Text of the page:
by Greg DiFranco
It was 211 BC and the two most powerful city-states of their time were locked in the mortal combat of the Second Punic War. It was the wealthy maritime power of Carthage pitted against Republican Rome. By now Carthage had brought Rome to the brink of total destruction, and arguably to the lowest point in its history. Hannibal and his fellow commanders had successfully defeated many Roman armies, and had completely annihilated a number of them in the process. Most notable was Hannibal’s annihilation of one of the largest armies Rome had ever assembled (70,000 troops) at the battle of Canne. Many of Rome’s most prominent citizens were lost in this battle, as in keeping with Republican Roman tradition, the most important citizens fought in the front ranks. The city of Rome itself was left almost helplessly exposed and was in chaos with the expectation of a siege. And if things weren’t desperate enough for the Romans, the Carthaginians now took complete control of Iberia (Spain), one of the most important economic areas of the region. In the process two of the most highly respected and admired Roman commanders were killed on the same day, they were the Scipio brothers. Although Rome fielded formidable armies, armies that in fact had beaten Carthage in the first Punic wars, they were proving no match for Hannibal’s troops and tactics. Rome fielded a non-professional citizen army with rather static legionary tactics based on breaking the enemy’s center, and without a strong cavalry contingent. On the other hand, Hannibal had successfully trained and honed an array of professional foot and mounted troops from African, Iberian (Spain) and Celtic stock, into a superior fighting force capable of flexible tactical maneuvers. To this he applied brilliant tactics, including classic flanking maneuvers the Roman legions were unable to counter.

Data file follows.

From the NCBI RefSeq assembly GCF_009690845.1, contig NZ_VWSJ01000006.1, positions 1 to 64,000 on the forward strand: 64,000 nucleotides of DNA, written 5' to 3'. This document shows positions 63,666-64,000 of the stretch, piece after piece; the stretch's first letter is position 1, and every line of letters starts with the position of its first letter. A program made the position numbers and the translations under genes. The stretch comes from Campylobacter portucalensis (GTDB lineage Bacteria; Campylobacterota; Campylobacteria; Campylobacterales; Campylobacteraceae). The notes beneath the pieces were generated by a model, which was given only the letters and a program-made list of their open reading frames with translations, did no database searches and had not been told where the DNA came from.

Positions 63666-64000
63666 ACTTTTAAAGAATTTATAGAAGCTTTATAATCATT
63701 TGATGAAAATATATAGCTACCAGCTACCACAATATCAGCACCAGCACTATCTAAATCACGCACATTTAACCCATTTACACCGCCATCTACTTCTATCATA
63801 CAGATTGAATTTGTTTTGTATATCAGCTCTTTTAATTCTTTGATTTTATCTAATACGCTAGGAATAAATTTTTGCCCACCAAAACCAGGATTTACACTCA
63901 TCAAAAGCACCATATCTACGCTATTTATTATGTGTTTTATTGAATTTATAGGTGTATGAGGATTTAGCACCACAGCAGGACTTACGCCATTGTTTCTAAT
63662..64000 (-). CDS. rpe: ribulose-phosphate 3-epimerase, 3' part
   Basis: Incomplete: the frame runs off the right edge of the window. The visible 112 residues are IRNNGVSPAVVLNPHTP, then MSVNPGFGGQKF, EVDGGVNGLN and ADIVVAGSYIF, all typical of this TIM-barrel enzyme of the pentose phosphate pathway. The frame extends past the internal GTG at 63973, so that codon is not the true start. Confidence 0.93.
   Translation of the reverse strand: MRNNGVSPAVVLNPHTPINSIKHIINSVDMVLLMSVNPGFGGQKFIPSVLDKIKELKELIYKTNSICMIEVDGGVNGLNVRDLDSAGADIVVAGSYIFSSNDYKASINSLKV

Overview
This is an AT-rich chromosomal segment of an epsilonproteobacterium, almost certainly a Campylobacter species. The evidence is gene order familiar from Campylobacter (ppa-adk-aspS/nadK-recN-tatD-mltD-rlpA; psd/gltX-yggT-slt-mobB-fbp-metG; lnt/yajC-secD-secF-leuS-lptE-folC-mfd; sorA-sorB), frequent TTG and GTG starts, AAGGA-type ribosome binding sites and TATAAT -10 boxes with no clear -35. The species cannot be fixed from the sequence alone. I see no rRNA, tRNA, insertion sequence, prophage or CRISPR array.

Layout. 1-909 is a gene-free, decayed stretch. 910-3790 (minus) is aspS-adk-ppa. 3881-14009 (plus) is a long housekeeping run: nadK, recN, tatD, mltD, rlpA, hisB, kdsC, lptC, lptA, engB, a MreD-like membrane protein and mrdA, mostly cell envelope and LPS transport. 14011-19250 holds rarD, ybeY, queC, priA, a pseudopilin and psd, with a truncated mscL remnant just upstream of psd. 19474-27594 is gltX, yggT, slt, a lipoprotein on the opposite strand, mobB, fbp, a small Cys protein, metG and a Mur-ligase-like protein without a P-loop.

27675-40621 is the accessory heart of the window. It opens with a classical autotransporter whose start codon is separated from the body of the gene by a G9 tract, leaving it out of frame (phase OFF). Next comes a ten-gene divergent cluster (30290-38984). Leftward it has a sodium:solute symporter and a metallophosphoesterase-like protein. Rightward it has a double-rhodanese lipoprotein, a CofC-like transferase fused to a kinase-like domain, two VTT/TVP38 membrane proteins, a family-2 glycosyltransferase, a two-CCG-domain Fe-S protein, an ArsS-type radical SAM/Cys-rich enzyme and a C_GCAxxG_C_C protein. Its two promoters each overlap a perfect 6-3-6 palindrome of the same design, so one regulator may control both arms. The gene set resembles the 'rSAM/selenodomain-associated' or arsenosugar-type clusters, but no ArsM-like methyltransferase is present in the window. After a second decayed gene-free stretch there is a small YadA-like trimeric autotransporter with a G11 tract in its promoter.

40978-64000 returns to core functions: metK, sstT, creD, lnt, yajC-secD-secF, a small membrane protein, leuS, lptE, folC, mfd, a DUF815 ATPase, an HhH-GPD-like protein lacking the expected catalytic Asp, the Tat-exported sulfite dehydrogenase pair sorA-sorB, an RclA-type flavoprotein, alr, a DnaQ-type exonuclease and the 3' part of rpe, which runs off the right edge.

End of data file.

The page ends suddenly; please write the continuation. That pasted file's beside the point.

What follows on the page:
Somehow, in the middle of the carnage that was Rome’s defeat at Canne, the young son of Scipio the Elder managed to survive. In an unprecedented move, the desperate Romans elected this young patrician to lead the remnants of the Roman army in Spain, he was just in his early twenties. Young Scipio immediately exhibited an uncanny ability for leadership and quickly set about retraining and improving the moral of the defeated Roman army of Spain. With the winter season as his respite, Scipio began laying plans for correcting the Roman legions weaknesses, and laying the groundwork for an army that could match Hannibal’s. No detail was left unattended, from the complex work of adding flexibility to legionary level tactics, to strengthening man to man fighting techniques, to details such as which sword would be most effective in close quarter combat.